Common Name: St John’s Wort, Tipton’s Weed, Chase-Devil, Klamath Weed, Touch and Heal, Goatweed
TCM Name: Guan Ye Lian Qiao
Ayurvedic Name: N/A
Parts Used: Leaf, Flower
Native To: Europe
According to White Rabbit Institute of Healing:
“St John’s Wort’s common name comes from the flower being harvested on St John’s Day, June 24th. The genus name Hypericum comes from the Greek words hyper (above) and eikon (picture) in reference to the traditional usage of the plant to ward off evil by hanging the plants over religious icons on St John’s day. The species name perforatum refers to the presence of small oil glands on the leaves that look like windows when held against the light (i.e. light perforating the leaves).
It has been used to heal sword wounds as far back as the Middle Ages. The Crusaders used the plants red oil to sooth and heal wounds. It was said that stepping on St John’s Wort at dusk meant a night spent on the back of a fairy horse. Christians identify the herb with St John saying the plant’s red pigment is St. John’s blood from his beheading. General treatments dose at 300mg to 1000mg daily. Macerating the flowers in oil yields a red sedative, analgesic rub that alleviates neuralgia. Used in homeopathy to heal post-surgery, cuts and wounds.
The flowers bloom midsummer and when crushed turn blood red, the color associated with wounds, menses, fertility and childbirth. It was felt that the plant was most potent during this period. Culpeper wrote, “The decoction of the herb and flowers… is [also] good for those that are bitten or stung by any venomous creature.” “
We harvest St John’s Wort in mid-summer, usually around July 17th. We are on the hunt early July to make sure that we locate patches of St John’s Wort that have lots of unopened buds. When crushed, the buds secrete a reddish-purple liquid that stains the fingers. I harvest almost exclusively buds as this is what has most of the potency. Saving the leaves and stems for tea, I process the buds fresh. I chop them as finely as possible and put them up immediately for tincture and infused oil. The tincture and oil should have a vibrant red colour. From my experience, dried material does not have the same potency as fresh and this is especially true for St John’s Wort.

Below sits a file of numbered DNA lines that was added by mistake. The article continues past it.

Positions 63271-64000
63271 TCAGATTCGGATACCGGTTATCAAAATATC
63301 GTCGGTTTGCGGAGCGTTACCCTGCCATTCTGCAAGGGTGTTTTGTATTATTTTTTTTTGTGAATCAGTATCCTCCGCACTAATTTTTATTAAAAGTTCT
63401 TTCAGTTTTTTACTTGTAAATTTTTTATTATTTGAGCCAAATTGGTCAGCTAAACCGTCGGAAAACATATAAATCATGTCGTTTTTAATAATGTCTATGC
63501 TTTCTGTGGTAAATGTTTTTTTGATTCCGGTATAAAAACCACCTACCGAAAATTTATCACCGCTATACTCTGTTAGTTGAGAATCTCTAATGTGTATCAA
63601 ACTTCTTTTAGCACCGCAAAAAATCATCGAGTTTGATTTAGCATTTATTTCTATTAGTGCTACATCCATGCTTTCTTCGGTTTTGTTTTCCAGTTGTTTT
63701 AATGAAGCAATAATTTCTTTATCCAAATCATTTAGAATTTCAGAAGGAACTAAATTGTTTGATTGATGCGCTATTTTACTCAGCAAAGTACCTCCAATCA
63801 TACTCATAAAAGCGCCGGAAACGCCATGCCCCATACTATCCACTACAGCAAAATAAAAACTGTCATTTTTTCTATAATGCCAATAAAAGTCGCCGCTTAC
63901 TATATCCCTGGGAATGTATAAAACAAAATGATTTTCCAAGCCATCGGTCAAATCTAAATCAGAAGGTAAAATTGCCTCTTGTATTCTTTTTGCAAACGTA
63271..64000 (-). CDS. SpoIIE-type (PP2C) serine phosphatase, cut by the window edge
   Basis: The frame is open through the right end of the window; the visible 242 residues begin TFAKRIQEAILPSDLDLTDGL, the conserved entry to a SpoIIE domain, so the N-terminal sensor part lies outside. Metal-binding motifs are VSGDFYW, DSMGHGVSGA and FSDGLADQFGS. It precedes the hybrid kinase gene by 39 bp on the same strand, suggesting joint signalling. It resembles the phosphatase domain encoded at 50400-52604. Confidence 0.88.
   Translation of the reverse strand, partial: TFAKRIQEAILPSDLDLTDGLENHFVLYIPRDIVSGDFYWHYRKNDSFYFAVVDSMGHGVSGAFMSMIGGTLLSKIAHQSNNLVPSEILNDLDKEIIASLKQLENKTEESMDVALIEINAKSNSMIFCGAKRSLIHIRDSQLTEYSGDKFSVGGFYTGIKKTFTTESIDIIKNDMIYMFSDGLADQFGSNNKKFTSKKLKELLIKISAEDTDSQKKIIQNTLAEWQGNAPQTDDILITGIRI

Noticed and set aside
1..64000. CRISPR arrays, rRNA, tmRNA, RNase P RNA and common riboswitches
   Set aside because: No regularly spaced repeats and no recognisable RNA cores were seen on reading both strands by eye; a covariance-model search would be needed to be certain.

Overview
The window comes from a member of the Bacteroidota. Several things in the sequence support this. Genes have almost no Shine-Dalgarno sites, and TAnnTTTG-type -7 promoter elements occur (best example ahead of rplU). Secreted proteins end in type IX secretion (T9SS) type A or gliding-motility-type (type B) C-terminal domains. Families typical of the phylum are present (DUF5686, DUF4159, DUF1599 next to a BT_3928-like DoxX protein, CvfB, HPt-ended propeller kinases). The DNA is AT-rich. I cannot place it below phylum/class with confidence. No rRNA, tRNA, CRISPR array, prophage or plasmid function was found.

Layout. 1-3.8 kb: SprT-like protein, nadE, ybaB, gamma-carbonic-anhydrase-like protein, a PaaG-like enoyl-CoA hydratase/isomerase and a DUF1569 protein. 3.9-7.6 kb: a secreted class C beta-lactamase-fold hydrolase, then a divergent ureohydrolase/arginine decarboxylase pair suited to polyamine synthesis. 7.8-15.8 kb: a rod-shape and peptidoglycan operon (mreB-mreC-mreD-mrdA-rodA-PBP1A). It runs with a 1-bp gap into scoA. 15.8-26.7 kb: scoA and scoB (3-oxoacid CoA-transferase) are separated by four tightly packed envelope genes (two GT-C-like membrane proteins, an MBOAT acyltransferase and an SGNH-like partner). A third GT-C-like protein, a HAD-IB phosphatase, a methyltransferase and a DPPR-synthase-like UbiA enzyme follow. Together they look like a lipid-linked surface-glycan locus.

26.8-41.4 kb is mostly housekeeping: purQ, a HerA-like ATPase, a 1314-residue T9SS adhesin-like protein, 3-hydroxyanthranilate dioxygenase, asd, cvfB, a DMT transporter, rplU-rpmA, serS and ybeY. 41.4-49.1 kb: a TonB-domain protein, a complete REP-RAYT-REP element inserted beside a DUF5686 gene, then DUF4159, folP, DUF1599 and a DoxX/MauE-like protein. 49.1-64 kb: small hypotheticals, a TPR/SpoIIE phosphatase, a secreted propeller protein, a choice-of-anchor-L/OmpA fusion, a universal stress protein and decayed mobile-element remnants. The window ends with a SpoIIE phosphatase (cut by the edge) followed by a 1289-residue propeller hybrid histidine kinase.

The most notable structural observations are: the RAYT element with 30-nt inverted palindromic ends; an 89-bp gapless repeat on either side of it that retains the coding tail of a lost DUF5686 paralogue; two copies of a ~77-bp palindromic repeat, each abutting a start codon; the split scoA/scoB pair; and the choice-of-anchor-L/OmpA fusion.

St John’s Wort contains Hyperforin, Tannins, Flavonoids, Resins, Glycosides, Carotenes, Pectin, Hyproside.
According to Annie’s Remedy:
“St. Johns Wort has a demonstrated ability to act as an antidepressant in cases of mild depression and anxiety. St. John’s Wort is a tonic for the entire nervous system. This action is most strongly linked to two phytochemicals, hyperforin and hypericin. St. Johns was a useful member of the pharmacopoeia centuries before its use as an antidepressant was discovered. Drinking a cup of St Johns tea before bedtime can help children and adults troubled by incontinence, and M. Grieve recommended it be used in all pulmonary complaints, bladder troubles, in suppression of the urine, dysentery, worms, and diarrhea.
St. John’s is also effective in the treatment of herpes lesions. Compresses soaked in a strong tea, the infused oil or a tincture can be applied to active lesions. The anti-viral activity of St. John can also be used to treat flu viruses (but not cold viruses).
The fresh flowers of St. Johns when infused in oil produce a beautiful and powerful red oil that is anti-inflammatory and analgesic. This therapeutic oil has so many uses that you can sum it up by saying if it hurts, soothe it with St. Johns Oil. Some of the skin care uses for this oil include healing burns and damaged skin. Use St. Johns wort oil to calm the pain of sciatica, arthritis, fibromyalgia, muscle aches, PMS and breast tenderness.”
Tea: 2 cups of infusion taken throughout the day (infuse 1 heaping T of leaves per cup of water, and steep at 10-15 minutes
Salve/Compress: Use externally as needed
Tincture: 1-2 ml of tincture 3 times per day, at 1:4 strength
Extra caution should be exercised if one is taking any prescription drugs. If used in combination with other drugs or if other drugs are part of a treatment plan, St John’s Wort might react with these drugs and either enhance or inhibit the breakdown of these drugs. SSRI antidepressants should not be taken with St John’s Wort.
Studies have reported that the St John’s Wort plant can reduce the effectiveness of some prescription drugs like Digoxin, Warfarin and Indinavir, as well as birth control pills.
As safety information and the possible St John’s Wort side effects on pregnant or nursing women as well as young children are presently not really available, it is strongly recommended that these groups of people do not consume the herb.
Also, patients in advanced stages of depression may not want to rely only on St John’s Wort, since it has been proven effective mostly in treating mild to moderate forms of depression.